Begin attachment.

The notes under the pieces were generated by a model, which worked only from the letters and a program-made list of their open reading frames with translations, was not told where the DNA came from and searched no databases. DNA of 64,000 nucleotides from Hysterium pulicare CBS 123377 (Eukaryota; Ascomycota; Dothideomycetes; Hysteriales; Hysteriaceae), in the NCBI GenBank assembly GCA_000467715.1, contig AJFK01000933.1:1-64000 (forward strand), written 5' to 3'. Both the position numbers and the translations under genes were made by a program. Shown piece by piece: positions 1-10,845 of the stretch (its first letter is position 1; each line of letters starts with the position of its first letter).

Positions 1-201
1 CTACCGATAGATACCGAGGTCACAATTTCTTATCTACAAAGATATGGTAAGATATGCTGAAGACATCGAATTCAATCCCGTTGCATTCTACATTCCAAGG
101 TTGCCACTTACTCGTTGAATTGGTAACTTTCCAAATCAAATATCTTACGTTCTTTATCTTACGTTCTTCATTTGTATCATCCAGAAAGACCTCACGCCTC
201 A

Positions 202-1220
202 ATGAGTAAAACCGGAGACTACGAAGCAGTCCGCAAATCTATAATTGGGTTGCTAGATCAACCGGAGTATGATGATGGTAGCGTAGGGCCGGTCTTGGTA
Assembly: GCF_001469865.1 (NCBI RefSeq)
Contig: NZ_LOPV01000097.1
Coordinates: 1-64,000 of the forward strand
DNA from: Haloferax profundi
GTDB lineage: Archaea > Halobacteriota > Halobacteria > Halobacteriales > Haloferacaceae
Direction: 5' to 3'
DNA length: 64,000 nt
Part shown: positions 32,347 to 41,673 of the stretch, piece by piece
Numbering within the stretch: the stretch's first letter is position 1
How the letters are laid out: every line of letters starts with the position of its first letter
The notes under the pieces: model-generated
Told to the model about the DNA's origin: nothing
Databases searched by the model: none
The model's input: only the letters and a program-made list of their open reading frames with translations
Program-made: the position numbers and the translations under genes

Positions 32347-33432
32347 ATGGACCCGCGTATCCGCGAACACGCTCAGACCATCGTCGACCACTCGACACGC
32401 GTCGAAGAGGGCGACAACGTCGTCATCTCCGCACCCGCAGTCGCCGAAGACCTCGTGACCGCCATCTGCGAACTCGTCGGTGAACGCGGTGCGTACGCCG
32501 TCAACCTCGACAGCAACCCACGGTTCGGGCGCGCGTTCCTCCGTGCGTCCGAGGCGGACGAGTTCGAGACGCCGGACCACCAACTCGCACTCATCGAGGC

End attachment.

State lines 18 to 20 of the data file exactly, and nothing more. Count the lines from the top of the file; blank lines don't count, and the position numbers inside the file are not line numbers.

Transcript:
The notes under the pieces: model-generated
Told to the model about the DNA's origin: nothing
Databases searched by the model: none